The poet Vernon Scannell died last weekend aged 85. He was a prolific writer: eight novels, autobiographical memoirs, works of criticism, children’s books and several collections of poetry and yet it seems he was not as well known or as highly rated as he certainly deserves. My fellow Reader editor, Brian Nellist is a long time admirer of Scannell’s poetry, likening him to the school of Thomas Hardy finding in his work something of Hardy’s consciousness of cruelty but with a warmth and tenderness. Brian points out that he is an active rather than a reflective poet though led to the reflective by particular incident as in his poem ‘Incendiary’, which we chose as one of the poems for discussion in The Reader’s Food For Thought event earlier this month:
and frightening, too, that one small boy should set
The sky on fire and choke the stars to heat
Such skinny limbs and such a little heart
Or in ‘Ageing Schoolmaster’ reflecting on the huge inevitability of his own death:
Not wholly wretched, yet knowing absolutely
That I shall never reacquaint myself with joy,
I sniff the smell of ink and chalk and my mortality
And think of when I rolled, a gormless boy,
And rollicked round the playground of my hours,
And wonder when precisely tolled the bell
Which summoned me from summer liberties
And brought me to this chill autumnal cell
He was, like Hardy, a craftsman poet. Language fits and operates in harmony within the tight framework of his verse and he was concerned with and interested in form. Extraordinary physical images spring out at you from the poetry. Even so it is still surprising to learn that he was once a boxer, earning a living in fairground fights. This was following a deeply troubled army service in WWII. After witnessing the results of a massacre in North Africa,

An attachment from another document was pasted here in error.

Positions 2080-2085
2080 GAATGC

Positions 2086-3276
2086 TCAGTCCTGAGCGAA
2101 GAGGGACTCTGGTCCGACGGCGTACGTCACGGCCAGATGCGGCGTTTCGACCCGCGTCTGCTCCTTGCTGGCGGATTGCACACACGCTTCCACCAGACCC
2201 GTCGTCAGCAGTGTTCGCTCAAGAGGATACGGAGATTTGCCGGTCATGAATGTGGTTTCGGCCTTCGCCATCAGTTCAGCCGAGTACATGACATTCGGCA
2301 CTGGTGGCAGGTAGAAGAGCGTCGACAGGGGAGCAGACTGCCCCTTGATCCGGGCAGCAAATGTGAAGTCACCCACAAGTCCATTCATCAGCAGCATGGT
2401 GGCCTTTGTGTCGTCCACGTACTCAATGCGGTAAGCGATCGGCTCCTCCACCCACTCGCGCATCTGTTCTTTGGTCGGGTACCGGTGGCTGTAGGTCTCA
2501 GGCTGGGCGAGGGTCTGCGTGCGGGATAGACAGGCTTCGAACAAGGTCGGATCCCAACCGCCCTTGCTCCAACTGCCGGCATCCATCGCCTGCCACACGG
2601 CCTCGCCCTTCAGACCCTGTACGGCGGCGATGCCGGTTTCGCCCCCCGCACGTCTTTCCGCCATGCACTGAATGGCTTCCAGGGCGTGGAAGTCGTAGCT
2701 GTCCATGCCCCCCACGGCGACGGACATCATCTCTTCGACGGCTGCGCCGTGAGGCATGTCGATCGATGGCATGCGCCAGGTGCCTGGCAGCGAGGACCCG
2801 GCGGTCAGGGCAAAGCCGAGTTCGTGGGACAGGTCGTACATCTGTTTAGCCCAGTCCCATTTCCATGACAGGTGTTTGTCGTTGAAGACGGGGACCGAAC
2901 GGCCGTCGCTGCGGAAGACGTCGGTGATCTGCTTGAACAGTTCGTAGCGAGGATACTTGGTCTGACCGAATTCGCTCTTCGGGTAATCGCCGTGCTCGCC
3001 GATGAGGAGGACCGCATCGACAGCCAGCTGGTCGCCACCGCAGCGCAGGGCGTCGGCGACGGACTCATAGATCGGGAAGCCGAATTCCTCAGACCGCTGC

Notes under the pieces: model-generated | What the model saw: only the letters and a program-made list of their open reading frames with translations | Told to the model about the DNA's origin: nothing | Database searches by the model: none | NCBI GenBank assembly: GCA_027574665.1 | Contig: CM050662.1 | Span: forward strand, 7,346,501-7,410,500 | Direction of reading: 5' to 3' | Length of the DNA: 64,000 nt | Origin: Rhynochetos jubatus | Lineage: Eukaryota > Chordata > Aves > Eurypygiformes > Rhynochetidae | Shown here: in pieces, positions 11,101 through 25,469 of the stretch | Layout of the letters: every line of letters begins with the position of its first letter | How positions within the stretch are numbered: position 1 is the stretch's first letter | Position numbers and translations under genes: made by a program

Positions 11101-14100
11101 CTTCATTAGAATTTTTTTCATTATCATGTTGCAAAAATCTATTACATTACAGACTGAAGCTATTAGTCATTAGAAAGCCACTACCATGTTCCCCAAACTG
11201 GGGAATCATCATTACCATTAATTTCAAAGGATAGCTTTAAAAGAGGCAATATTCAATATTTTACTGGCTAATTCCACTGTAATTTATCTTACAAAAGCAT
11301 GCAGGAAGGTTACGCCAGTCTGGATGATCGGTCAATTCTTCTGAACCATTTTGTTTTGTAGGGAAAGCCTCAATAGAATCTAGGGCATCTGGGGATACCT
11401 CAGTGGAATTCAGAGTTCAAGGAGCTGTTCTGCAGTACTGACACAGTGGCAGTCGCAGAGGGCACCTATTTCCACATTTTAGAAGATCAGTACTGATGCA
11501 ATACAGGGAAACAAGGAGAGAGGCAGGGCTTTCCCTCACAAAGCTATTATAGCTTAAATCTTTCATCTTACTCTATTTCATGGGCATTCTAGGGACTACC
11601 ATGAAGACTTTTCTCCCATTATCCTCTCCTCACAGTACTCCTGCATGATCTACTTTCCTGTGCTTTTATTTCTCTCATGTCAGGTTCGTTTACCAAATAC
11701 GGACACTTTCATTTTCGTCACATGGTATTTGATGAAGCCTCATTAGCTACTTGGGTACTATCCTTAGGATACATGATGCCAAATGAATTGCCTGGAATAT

Disposed in their scattered dozens like fragments of a smashed whole, each human particle/ Is almost identical, rhyming in shape and pigment, /All, in their mute eloquence, oddly beautiful (‘Remembering the Dead at Wadi Akarit’)
he deserted, only to be caught and imprisoned. He was later released to take part in the D.Day landings where he was wounded and once again ran away. While on the run, he changed his name from John Vernon Bains to Vernon Scannell but in 1947 he was caught and sent to an asylum as an alternative to prison. He was a man who lived life to the full and much of that experience of love, violence and death is reflected in his verse. Perhaps his most famous poem and one of the greatest poems of the Second World War is ‘Walking Wounded’:
A mammoth morning moved grey flanks and groaned.
In the rusty hedges pale rags of mist hung;
The gruel of mud and leaves in the mauled lane
Smelled sweet, like blood. Birds had died or flown,
Their green and silent attics sprouting now
With branches of leafed steel, hiding round eyes
And ripe grenades ready to drop and burst.
To hear the rest of the poem read movingly, in gravel voiced seriousness by Scannell himself, visit the Poetry Archive.
If you would like to read more of his work, Collected Poems 1950 – 1993 is available from Amazon.
On the back cover of this collection, Paul Fussell, author of The Great War and Modern Memory says: ‘you actually want to go back and revisit the poems many times. Their shrewd structures hold their elements firmly in place and they resonate also with the kind of humanity time is generous to…’
I can think of no better tribute.
By Angela Macmillan